Latest News | 11 July 2022

Rolls-Royce secures £3m to build carbon-busting tech in Derby

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Rolls-Royce has been awarded £3 million of government cash to create technology, which could play a key role in keeping global temperature rises at bay.

The engineering giant has been given the cash from the Net Zero Innovation Portfolio, via the Department for Business, Energy and Industrial Strategy, to create a Direct Air Capture (DAC) demonstrator.

The DAC, which will be built at the firm’s civil aerospace site in Derby, aims to help to keep temperature rises to below 1.5C by removing more than 100 tonnes of CO2 from the atmosphere each year.

Jess Poole, DAC lead at Rolls-Royce, said: “Every credible climate change model requires us to decarbonise today’s emissions, as well as removing CO2 already in the atmosphere via carbon negative technologies such as DAC.

“Our system combines our expertise in moving large quantities of air efficiently and integrating complex systems, which have been gained from designing world-leading jet engines.”

The latest cash award follows initial phase one funding of £250,000 awarded in 2021 that allowed Rolls-Royce to design the demonstrator in partnership with the Commonwealth Scientific and Industrial Research Organisation (CSIRO).

It will be built and operated by an in-house team at Rolls-Royce in an existing aerospace test facility, called Test Bed 52, at its Derby site.

The facility was previously used to test jet engines and is built for drawing in air and measuring how well new technologies perform.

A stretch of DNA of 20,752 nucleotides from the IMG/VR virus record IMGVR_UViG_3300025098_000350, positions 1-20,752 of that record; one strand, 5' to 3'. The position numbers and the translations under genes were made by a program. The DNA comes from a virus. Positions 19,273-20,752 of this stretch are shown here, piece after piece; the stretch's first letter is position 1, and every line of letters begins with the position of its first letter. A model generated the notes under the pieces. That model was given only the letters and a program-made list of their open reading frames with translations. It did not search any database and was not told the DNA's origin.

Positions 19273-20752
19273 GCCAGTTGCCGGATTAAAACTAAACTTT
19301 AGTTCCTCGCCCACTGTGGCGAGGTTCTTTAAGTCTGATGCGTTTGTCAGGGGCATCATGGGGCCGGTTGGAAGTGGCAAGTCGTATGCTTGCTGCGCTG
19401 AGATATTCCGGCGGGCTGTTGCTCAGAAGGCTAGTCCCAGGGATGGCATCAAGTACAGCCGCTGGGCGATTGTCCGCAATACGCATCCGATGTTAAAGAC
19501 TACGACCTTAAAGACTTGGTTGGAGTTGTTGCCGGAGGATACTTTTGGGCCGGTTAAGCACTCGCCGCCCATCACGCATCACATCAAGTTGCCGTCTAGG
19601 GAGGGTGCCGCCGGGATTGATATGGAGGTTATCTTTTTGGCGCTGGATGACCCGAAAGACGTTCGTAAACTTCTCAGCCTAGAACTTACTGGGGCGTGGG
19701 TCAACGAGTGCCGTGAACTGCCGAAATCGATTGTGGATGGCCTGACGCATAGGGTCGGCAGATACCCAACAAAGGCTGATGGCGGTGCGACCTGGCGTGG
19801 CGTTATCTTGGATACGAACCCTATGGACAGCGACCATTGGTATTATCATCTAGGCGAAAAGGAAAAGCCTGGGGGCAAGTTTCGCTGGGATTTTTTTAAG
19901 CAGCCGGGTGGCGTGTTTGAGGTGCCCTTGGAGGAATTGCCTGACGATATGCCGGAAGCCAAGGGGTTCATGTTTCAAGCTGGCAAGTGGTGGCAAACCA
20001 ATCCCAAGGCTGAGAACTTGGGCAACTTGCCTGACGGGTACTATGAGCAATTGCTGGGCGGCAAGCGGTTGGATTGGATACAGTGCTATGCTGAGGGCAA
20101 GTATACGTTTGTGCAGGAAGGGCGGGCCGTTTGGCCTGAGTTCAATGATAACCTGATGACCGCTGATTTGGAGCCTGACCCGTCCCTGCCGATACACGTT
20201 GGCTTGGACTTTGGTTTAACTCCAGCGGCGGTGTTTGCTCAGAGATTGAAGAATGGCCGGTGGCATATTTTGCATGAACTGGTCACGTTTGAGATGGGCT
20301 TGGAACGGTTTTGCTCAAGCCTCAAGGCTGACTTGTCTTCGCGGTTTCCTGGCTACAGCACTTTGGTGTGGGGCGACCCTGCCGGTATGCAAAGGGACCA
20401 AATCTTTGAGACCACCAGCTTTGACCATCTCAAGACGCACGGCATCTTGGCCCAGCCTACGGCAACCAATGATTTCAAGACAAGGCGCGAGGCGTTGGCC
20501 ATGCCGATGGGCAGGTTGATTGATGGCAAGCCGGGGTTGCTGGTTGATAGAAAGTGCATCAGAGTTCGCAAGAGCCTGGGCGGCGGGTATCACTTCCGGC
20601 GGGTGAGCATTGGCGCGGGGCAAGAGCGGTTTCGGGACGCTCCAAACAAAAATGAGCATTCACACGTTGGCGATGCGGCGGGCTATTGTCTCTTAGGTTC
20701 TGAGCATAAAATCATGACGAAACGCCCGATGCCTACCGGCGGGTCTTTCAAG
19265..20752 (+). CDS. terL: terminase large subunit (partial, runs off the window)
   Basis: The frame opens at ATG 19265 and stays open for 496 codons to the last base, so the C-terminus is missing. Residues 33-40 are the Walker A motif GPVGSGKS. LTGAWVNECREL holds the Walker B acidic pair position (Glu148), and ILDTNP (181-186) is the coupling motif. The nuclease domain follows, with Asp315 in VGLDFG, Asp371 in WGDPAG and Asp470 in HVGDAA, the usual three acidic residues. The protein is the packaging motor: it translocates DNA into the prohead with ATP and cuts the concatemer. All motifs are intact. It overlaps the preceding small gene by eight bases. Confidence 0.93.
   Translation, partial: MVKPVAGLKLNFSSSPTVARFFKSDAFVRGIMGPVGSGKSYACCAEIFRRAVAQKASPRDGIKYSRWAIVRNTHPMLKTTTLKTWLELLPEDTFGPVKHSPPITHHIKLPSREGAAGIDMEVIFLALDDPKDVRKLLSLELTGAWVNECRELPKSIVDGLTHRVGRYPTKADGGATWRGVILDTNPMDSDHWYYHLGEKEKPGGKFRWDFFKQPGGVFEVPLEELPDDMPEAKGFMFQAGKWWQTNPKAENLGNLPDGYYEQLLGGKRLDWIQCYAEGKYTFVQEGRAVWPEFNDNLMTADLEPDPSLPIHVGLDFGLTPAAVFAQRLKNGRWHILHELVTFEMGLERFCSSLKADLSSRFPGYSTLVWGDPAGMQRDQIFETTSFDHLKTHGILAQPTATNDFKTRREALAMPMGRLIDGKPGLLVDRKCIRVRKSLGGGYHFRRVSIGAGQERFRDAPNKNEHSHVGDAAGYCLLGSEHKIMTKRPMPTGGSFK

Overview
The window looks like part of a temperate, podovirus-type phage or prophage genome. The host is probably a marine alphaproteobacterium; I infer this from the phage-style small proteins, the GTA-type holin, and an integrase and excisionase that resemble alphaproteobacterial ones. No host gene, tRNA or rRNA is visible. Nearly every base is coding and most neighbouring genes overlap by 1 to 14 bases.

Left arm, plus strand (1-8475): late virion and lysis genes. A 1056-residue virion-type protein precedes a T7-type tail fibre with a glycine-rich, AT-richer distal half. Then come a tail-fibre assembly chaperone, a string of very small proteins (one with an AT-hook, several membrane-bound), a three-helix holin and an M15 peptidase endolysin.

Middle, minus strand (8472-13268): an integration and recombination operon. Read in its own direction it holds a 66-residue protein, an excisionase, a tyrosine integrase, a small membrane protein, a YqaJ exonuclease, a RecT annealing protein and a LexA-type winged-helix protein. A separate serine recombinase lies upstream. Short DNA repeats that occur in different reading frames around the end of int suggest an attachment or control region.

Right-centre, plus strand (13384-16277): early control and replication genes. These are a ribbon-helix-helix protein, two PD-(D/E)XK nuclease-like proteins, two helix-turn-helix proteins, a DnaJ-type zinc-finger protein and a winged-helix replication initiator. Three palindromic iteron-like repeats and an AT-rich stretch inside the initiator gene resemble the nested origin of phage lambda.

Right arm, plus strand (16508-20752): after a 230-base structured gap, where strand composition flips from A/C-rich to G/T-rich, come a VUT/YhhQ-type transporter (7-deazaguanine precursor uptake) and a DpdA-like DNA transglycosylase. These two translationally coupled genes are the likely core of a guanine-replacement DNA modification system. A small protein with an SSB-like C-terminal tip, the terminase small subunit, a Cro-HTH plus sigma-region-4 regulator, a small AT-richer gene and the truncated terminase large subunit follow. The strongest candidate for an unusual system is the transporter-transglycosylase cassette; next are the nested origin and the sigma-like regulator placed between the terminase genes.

It is hoped that the DAC will be operational during 2023.

According to Rolls-Royce, CO2 removed from the atmosphere by such systems can be stored ensuring that it no longer contributes to global warming.

It can also be recycled to make fuel for hard to decarbonise sectors, such as aviation, enabling the more rapid phase out of fossil fuels.

Rolls-Royce said that a full-scale version of the DAC plant could remove a million tonnes of CO2 per year.

The UK’s target is to remove 25 million tons of CO2 per year by 2030; and the International Energy Agency forecasts that 980 million tonnes a year will need to be removed globally to limit global warming to 1.5C.

Jess said: “Together the DAC system works like a giant lung, sucking in air, absorbing the CO2, and releasing what is not wanted.

“We use a water-based liquid to wash around 50% of the CO2 from the captured air.

“Our technology is distinctive because very little water is used, and the liquid is recycled at low temperatures, making it energy efficient.

“Other technologies consume a lot of water and require substantial amounts of energy to generate heat for the separation of the CO2.

“This funding is great news for the team, and we’re excited about the future potential of this technology to help fight climate change.”

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